The House of Representatives yesterday ordered the Central Bank of Nigeria (CBN) to suspend the cashless policy on bank deposits, the implementation of which began on Wednesday this week.
Adopting a motion under matters of urgent national importance sponsored by Mr. Ben Kalu at the plenary presided over by the Speaker, Femi Gbajabiamila, yesterday, the lawmakers said that the suspension of the policy would last until appropriate and extensive consultative process are concluded on the issue.
Consequently, the House mandated its Committee on Banking and Currency to interface with the CBN to ascertain the propriety of the policy in view of the prevailing economic situation of the country and to report back to the House within four weeks.
Kalu, who chairs the House Committee on Media and Public Relations, described the policy as an overbearing burden that could lead to the closing down of majority of micro, mini, small and medium businesses in the country.
He further claimed that the policy was also aimed at enriching the money deposit banks owned by a privileged few, without any known financial contribution to the consolidated revenue fund of the federation.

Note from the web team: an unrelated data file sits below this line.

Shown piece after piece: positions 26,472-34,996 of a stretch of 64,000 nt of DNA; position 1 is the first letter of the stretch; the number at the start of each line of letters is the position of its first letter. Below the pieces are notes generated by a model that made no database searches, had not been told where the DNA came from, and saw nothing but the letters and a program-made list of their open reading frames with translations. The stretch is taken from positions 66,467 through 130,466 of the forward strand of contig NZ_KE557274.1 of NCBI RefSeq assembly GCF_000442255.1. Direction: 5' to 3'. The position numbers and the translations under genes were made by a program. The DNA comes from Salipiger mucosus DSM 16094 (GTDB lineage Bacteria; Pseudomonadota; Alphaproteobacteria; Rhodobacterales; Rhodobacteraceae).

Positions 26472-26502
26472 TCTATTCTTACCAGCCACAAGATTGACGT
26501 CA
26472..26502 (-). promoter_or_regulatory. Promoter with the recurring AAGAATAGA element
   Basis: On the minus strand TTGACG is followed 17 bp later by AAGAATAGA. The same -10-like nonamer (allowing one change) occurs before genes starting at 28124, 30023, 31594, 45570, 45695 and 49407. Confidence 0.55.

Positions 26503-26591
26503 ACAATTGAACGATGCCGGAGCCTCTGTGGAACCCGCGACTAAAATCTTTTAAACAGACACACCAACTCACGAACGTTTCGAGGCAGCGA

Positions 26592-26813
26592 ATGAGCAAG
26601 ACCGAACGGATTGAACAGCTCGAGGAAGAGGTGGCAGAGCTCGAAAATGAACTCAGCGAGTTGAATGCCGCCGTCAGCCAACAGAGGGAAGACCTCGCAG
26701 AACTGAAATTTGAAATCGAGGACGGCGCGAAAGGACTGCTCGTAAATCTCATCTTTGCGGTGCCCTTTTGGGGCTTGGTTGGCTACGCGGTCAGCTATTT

The lawmaker particularly accused the CBN of not considering the citizenry as the centerpiece of its policy-making, even as Section 14(2)(b) of the Constitution of the Federal Republic of Nigeria, 1999 (As Altered) provides for the security and welfare of the people as the primary purpose of government
“We are worried that the implementation of the cashless policy in Nigeria so far has led to significant decrease in deposit mobilisation and credit extension by the Nigerian money deposit banks.
“We are deeply worried that the implementation of the cashless policy on withdrawals has negative impacts on micro, mini, small, and medium enterprises which are clearly the engine room for growth of the economy and employment generation, thereby throwing many of them out of business and sending more Nigerians into poverty. The policy will force more traders and micro investors to carry cash about with its attendant security challenges,” the lawmaker maintained.
Despite the effort by Mr. Nkem Uzoma Abonta to prevail on his colleagues to tarry awhile and consult with officials of the CBN within three days to determine the veracity of the policy, the motion was widely endorsed without any dissenting voice.
To some experts who reacted to the development yesterday, a matter that is subtly involving the independence of the CBN may have arisen over the apex bank’s decision to effect charges on deposits and withdrawals in excess of regulatory limits. They faulted the House of Representatives order that the bank should reverse its decision on the matter that they described as solely a monetary policy issue.